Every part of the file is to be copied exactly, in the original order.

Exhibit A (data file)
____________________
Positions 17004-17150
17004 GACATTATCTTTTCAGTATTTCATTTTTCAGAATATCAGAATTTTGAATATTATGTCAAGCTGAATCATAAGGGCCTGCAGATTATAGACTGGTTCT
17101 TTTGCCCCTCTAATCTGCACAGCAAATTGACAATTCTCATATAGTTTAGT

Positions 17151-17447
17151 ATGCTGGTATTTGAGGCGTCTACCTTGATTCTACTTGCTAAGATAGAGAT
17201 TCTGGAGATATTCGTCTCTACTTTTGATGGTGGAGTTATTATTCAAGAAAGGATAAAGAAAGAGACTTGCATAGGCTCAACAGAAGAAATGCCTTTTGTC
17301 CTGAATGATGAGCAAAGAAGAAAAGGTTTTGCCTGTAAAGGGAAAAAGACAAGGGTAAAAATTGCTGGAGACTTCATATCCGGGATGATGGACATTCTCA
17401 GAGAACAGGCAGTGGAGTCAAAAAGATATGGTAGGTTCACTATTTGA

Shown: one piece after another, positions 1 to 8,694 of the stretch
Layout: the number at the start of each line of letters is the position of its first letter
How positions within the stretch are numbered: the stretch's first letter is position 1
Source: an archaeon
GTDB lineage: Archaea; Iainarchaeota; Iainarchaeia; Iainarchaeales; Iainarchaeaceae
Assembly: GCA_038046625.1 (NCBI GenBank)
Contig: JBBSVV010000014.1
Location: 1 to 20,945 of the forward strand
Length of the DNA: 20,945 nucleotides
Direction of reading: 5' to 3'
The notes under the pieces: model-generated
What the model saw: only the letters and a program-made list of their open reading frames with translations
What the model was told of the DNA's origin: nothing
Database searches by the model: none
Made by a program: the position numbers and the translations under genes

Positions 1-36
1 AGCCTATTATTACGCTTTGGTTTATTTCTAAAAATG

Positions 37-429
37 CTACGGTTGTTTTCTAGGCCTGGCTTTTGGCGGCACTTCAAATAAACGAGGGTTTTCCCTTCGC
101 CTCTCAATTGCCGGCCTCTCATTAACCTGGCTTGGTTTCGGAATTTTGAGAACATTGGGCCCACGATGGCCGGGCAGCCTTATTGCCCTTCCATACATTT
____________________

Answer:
Positions 17004-17150
17004 GACATTATCTTTTCAGTATTTCATTTTTCAGAATATCAGAATTTTGAATATTATGTCAAGCTGAATCATAAGGGCCTGCAGATTATAGACTGGTTCT
17101 TTTGCCCCTCTAATCTGCACAGCAAATTGACAATTCTCATATAGTTTAGT

Positions 17151-17447
17151 ATGCTGGTATTTGAGGCGTCTACCTTGATTCTACTTGCTAAGATAGAGAT
17201 TCTGGAGATATTCGTCTCTACTTTTGATGGTGGAGTTATTATTCAAGAAAGGATAAAGAAAGAGACTTGCATAGGCTCAACAGAAGAAATGCCTTTTGTC
17301 CTGAATGATGAGCAAAGAAGAAAAGGTTTTGCCTGTAAAGGGAAAAAGACAAGGGTAAAAATTGCTGGAGACTTCATATCCGGGATGATGGACATTCTCA
17401 GAGAACAGGCAGTGGAGTCAAAAAGATATGGTAGGTTCACTATTTGA

Shown: one piece after another, positions 1 to 8,694 of the stretch
Layout: the number at the start of each line of letters is the position of its first letter
How positions within the stretch are numbered: the stretch's first letter is position 1
Source: an archaeon
GTDB lineage: Archaea; Iainarchaeota; Iainarchaeia; Iainarchaeales; Iainarchaeaceae
Assembly: GCA_038046625.1 (NCBI GenBank)
Contig: JBBSVV010000014.1
Location: 1 to 20,945 of the forward strand
Length of the DNA: 20,945 nucleotides
Direction of reading: 5' to 3'
The notes under the pieces: model-generated
What the model saw: only the letters and a program-made list of their open reading frames with translations
What the model was told of the DNA's origin: nothing
Database searches by the model: none
Made by a program: the position numbers and the translations under genes

Positions 1-36
1 AGCCTATTATTACGCTTTGGTTTATTTCTAAAAATG

Positions 37-429
37 CTACGGTTGTTTTCTAGGCCTGGCTTTTGGCGGCACTTCAAATAAACGAGGGTTTTCCCTTCGC
101 CTCTCAATTGCCGGCCTCTCATTAACCTGGCTTGGTTTCGGAATTTTGAGAACATTGGGCCCACGATGGCCGGGCAGCCTTATTGCCCTTCCATACATTT